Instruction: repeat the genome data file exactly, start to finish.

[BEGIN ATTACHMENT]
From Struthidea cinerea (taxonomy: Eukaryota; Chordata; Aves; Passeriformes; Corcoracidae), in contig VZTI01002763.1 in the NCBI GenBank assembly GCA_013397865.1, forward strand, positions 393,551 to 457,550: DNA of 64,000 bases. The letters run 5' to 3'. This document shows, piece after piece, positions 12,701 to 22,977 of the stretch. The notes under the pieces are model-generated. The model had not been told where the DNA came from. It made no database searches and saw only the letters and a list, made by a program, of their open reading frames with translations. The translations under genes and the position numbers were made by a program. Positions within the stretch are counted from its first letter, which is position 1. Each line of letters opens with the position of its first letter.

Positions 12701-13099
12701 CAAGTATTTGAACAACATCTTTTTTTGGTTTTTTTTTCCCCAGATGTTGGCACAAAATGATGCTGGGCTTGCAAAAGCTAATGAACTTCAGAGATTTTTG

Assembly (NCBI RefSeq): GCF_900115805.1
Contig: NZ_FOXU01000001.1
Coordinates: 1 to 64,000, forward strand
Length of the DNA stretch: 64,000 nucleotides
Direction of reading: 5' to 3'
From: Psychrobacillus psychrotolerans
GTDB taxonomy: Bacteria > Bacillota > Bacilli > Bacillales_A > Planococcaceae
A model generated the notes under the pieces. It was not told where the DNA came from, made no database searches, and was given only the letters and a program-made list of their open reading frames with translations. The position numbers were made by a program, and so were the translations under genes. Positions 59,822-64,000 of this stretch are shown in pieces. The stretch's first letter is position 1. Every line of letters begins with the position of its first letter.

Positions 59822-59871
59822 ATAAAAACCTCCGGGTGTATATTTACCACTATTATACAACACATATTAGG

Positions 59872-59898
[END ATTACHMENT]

From Struthidea cinerea (taxonomy: Eukaryota; Chordata; Aves; Passeriformes; Corcoracidae), in contig VZTI01002763.1 in the NCBI GenBank assembly GCA_013397865.1, forward strand, positions 393,551 to 457,550: DNA of 64,000 bases. The letters run 5' to 3'. This document shows, piece after piece, positions 12,701 to 22,977 of the stretch. The notes under the pieces are model-generated. The model had not been told where the DNA came from. It made no database searches and saw only the letters and a list, made by a program, of their open reading frames with translations. The translations under genes and the position numbers were made by a program. Positions within the stretch are counted from its first letter, which is position 1. Each line of letters opens with the position of its first letter.

Positions 12701-13099
12701 CAAGTATTTGAACAACATCTTTTTTTGGTTTTTTTTTCCCCAGATGTTGGCACAAAATGATGCTGGGCTTGCAAAAGCTAATGAACTTCAGAGATTTTTG

Assembly (NCBI RefSeq): GCF_900115805.1
Contig: NZ_FOXU01000001.1
Coordinates: 1 to 64,000, forward strand
Length of the DNA stretch: 64,000 nucleotides
Direction of reading: 5' to 3'
From: Psychrobacillus psychrotolerans
GTDB taxonomy: Bacteria > Bacillota > Bacilli > Bacillales_A > Planococcaceae
A model generated the notes under the pieces. It was not told where the DNA came from, made no database searches, and was given only the letters and a program-made list of their open reading frames with translations. The position numbers were made by a program, and so were the translations under genes. Positions 59,822-64,000 of this stretch are shown in pieces. The stretch's first letter is position 1. Every line of letters begins with the position of its first letter.

Positions 59822-59871
59822 ATAAAAACCTCCGGGTGTATATTTACCACTATTATACAACACATATTAGG

Positions 59872-59898